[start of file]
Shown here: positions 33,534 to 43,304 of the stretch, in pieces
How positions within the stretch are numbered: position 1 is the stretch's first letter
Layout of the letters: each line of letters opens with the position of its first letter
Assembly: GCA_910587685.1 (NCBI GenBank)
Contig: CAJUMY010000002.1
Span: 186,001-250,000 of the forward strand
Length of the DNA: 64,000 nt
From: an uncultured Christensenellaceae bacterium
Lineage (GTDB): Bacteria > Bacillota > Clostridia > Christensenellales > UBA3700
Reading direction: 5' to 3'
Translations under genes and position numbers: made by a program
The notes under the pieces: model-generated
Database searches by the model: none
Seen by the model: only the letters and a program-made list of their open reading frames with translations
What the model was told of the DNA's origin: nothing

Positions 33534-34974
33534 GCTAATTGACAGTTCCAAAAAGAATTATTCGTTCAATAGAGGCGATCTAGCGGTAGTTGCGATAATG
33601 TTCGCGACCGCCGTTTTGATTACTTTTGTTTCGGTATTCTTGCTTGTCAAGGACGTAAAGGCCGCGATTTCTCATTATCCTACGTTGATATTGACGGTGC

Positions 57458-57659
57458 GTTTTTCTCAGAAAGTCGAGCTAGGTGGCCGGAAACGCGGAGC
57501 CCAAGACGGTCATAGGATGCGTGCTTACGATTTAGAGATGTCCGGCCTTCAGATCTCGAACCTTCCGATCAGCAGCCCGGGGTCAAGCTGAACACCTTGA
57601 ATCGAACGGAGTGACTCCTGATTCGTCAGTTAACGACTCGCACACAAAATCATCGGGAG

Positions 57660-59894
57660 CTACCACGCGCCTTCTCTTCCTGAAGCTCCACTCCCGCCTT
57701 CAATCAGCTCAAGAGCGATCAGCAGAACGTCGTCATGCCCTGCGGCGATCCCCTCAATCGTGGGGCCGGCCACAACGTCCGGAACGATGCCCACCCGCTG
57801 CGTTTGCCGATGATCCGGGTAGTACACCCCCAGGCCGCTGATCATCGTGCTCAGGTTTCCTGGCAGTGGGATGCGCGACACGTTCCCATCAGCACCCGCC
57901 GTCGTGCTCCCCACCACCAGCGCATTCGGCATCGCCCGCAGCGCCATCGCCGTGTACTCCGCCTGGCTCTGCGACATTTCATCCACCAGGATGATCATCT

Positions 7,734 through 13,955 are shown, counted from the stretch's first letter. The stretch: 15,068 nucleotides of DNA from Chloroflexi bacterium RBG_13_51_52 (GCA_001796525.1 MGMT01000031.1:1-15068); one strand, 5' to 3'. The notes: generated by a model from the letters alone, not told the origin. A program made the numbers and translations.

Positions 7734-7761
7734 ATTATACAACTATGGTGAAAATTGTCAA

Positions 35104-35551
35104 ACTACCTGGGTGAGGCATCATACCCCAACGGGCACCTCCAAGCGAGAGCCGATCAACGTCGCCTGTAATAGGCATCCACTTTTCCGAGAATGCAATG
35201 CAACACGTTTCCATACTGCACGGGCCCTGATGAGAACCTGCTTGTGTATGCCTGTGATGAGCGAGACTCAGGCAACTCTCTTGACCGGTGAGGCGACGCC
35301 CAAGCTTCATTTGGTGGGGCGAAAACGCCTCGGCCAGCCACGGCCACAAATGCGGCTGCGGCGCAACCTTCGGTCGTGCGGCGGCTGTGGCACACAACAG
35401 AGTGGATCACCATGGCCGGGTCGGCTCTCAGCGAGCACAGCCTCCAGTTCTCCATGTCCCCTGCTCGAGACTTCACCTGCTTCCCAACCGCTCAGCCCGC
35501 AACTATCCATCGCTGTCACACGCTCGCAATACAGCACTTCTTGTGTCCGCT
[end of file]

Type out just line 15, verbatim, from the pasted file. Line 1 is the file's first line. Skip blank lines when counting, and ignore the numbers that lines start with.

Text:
What the model was told of the DNA's origin: nothing